Winter gulls, black-necks and finches

The gull roost on Ibsley Water has been really impressive this winter not just because of the sheer numbers of individuals but also because of the range of species. At the moment I think the following 12 species have been recorded so far:

Black-headed gull

Franklin’s gull (first record for the reserve and the second Hampshire record)

little gull

Mediterranean gull

common gull

ringed billed gull (two individuals, an adult and a first winter, the fifth and sixth records for the reserve)

lesser black-backed gull

herring gull

yellow-legged gull

Iceland gull ( 1 first winter, 23rd of January, fifth record for the reserve)

glaucous gull (1 first winter on new years day, a first for the reserve)

greater black-backed gull

In past winters a few kittiwakes and Caspian gulls have both been recorded but I don’t think any have been seen this winter. I wonder which species will turn up next. Thanks to Andy Johnson for this photo of last week’s Iceland gull, it was fairly distant and but the photo clearly shows the white wing tips of this Arctic wanderer.

iceland gull

Iceland gull, Ibsley Water 23/1/2015 Andy Johnson.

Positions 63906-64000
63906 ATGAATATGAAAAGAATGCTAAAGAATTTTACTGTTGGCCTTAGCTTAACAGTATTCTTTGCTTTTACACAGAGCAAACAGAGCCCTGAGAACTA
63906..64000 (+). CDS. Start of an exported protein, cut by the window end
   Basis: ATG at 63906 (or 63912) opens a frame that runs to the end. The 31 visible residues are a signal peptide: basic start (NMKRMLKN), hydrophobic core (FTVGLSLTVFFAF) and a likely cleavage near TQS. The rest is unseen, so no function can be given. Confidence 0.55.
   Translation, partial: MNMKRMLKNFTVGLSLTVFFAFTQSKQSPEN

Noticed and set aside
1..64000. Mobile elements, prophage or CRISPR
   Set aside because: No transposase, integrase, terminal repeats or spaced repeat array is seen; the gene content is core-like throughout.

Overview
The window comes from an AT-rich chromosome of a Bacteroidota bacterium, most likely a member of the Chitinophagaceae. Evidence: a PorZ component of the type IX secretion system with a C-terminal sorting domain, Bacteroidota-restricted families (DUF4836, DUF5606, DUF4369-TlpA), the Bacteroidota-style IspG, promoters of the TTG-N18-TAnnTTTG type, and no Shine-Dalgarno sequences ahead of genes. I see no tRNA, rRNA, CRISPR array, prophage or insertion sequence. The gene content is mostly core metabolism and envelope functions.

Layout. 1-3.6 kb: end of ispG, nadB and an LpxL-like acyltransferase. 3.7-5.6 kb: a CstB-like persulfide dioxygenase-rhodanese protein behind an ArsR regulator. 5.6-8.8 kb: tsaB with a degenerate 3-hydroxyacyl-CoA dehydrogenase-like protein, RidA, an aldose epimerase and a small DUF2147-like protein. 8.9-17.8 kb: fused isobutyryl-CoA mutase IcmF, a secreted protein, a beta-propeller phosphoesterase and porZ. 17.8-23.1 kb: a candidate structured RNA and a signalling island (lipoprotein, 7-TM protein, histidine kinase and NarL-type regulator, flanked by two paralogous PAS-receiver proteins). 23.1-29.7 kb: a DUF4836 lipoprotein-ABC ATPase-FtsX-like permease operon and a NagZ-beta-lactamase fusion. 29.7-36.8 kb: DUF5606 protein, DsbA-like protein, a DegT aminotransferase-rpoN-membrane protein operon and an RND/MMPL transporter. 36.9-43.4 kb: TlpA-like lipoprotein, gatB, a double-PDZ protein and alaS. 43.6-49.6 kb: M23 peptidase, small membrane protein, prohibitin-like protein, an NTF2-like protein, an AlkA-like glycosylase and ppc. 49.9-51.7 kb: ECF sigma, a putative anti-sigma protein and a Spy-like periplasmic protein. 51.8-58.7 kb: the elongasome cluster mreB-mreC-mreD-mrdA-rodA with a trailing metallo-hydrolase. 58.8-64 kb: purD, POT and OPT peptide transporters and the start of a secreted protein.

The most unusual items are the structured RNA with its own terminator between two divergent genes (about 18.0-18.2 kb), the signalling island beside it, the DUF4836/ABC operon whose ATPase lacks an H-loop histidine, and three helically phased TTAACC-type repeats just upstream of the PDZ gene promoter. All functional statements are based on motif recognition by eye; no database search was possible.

The name Iceland gull isn’t really that accurate as this species doesn’t breed in Iceland they just turn up there during the autumn and winter, they actually breed in Greenland and Arctic Canada. It’s fascinating to think that before this bird made it to Britain it had probably seen more seals, walruses and maybe even polar bears than humans.

The black-necked grebes on Ibsley Water have also provided some interest, with two individuals currently present. They have occasionally come quite close to the Tern hide, normally during the late in the afternoon when gull numbers start to build up. Thanks to Alan Lewis for the photo below.

black-necked grebe

Black-necked grebe, Ibsley Water, Alan Lewis

Finch numbers coming to the woodland hide still remain low, it seems there is a lot of birch and alder seed around and this is preferable to the bird feeders. Just a handful of siskins, a single brambling and single lesser redpoll have been seen from the hide. Thanks to Polly Copleston for this male siskin photo.


Male siskin, Woodland hide, Polly Copleston

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